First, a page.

Becoming a Juror

In order to become a juror, there is no sign up, no personal information needed. The only thing you need are the proper tools and your own skills.

The basic outline of what needs doing to become a Kleros juror, in short.
  1. Tooling - to start using the Kleros Court, you first need to get a Metamask wallet and buy some PNK.

At this moment, Kleros operates two subcourts, the Non-Technical Court (low stakes), shared by the Kleros Escrow and the Token Listing Court (high stakes) for the Ethfinex Badges. Find out here more information about how the T2CR works. For more information on how the Escrow works, look here.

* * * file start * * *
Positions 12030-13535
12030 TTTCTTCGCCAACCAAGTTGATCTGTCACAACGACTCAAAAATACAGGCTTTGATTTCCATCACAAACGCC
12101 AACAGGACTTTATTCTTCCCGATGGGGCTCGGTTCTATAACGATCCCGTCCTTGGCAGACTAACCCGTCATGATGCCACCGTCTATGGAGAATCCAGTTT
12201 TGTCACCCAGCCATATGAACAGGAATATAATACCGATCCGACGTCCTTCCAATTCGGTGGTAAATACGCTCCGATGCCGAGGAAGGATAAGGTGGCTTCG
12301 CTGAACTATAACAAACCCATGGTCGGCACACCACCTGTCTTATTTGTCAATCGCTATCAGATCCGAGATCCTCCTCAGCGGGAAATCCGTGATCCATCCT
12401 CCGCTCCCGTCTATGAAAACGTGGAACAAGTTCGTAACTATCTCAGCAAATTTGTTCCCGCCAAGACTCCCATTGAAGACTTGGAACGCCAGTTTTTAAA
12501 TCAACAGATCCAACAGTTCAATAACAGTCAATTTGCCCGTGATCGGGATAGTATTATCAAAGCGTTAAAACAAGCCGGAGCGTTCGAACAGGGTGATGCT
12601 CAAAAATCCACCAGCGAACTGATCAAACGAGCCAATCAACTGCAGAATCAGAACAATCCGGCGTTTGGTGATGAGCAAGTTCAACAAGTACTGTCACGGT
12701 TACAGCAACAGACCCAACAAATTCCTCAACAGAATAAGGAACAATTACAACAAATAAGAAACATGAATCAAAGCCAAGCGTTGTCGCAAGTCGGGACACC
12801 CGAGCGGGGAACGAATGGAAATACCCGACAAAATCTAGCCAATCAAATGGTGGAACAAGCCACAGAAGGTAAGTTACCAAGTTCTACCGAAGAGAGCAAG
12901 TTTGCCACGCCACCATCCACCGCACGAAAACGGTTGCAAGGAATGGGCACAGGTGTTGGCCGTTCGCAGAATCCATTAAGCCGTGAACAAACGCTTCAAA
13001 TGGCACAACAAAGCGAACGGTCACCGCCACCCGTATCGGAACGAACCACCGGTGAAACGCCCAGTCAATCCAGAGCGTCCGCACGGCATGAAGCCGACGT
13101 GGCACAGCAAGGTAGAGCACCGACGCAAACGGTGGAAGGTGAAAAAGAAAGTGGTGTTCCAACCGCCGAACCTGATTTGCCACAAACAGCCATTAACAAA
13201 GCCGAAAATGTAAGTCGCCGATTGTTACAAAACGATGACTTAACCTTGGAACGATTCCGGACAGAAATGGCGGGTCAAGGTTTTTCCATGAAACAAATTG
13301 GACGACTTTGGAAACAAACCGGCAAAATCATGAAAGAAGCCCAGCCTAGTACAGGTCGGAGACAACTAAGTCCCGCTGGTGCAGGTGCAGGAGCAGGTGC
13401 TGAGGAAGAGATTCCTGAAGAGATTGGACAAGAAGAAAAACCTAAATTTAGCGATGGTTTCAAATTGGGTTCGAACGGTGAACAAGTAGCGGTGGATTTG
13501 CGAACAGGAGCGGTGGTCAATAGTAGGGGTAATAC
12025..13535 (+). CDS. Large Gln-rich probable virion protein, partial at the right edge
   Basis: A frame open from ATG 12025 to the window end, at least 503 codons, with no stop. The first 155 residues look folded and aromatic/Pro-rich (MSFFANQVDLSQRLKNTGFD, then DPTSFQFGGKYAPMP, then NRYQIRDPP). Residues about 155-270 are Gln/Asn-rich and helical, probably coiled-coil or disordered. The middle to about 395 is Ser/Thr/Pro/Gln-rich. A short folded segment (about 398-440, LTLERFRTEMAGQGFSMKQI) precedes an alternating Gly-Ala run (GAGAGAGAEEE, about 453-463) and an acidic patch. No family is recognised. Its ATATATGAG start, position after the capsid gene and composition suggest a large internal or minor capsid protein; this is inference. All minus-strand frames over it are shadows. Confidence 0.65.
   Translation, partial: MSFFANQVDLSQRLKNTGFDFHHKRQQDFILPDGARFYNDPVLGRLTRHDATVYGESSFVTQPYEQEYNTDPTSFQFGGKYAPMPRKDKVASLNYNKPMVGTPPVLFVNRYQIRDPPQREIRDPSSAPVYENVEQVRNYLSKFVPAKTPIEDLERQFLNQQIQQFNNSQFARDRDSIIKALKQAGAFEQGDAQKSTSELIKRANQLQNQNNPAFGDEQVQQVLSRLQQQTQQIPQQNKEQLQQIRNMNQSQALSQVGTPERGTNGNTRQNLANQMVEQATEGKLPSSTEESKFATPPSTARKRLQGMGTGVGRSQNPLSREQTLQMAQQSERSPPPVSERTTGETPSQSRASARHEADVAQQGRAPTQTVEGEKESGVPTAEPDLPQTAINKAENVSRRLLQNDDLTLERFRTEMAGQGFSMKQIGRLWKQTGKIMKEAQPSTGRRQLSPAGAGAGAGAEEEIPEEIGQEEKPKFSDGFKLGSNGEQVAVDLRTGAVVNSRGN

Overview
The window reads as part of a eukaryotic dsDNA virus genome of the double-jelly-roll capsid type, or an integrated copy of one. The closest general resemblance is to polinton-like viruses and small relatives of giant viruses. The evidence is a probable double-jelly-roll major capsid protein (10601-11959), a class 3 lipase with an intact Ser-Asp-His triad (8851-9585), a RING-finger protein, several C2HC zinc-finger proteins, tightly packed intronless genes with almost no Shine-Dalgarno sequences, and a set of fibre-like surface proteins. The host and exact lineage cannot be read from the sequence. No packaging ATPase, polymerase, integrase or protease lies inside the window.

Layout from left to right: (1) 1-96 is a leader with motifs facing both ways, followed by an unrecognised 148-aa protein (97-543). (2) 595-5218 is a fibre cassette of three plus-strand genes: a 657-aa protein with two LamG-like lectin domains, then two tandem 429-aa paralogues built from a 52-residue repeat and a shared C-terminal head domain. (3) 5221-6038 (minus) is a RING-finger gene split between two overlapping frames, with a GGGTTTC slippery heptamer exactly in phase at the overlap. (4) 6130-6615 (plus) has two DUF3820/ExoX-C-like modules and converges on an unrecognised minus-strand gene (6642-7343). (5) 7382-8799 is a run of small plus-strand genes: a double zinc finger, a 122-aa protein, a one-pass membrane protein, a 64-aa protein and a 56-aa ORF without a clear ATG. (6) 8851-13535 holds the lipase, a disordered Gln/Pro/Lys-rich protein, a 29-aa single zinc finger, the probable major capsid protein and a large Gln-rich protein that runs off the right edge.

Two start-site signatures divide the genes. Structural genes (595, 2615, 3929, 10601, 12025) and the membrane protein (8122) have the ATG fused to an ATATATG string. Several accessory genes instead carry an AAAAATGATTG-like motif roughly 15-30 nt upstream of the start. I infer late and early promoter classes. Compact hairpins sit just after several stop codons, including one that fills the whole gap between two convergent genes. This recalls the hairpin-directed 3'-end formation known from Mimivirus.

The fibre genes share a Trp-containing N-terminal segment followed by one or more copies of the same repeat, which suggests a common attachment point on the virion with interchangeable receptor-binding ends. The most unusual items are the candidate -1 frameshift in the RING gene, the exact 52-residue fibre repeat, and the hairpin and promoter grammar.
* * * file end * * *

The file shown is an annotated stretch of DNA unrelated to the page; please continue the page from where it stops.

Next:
So you’ve taken a look at the courts. Where should you stake your PNK? Well, if you have a basic knowledge of blockchain technologies, you might want to stake in the low stake Non-Technical court and adjudicate cases there. If you have a more deeper insight into the workings of crypto, you should probably try out the high stakes Token Listing Court.

A jurors arbitration flow. 

Once you’ve taken a look at the courts, what remains is to stake your PNK and wait a bit to get drawn. The juror process looks something like this:

  • Go to the Kleros Court. In the header, click on the ‘Courts’ tab, then click on ‘Browse’.
  • In the next screen you will see the default ‘General Court’ selected. This is the parent court, so you can click down the subcourt tree through the ‘Blockchain’ subcourt to ‘Non Technical’ and then ‘Token Listing’.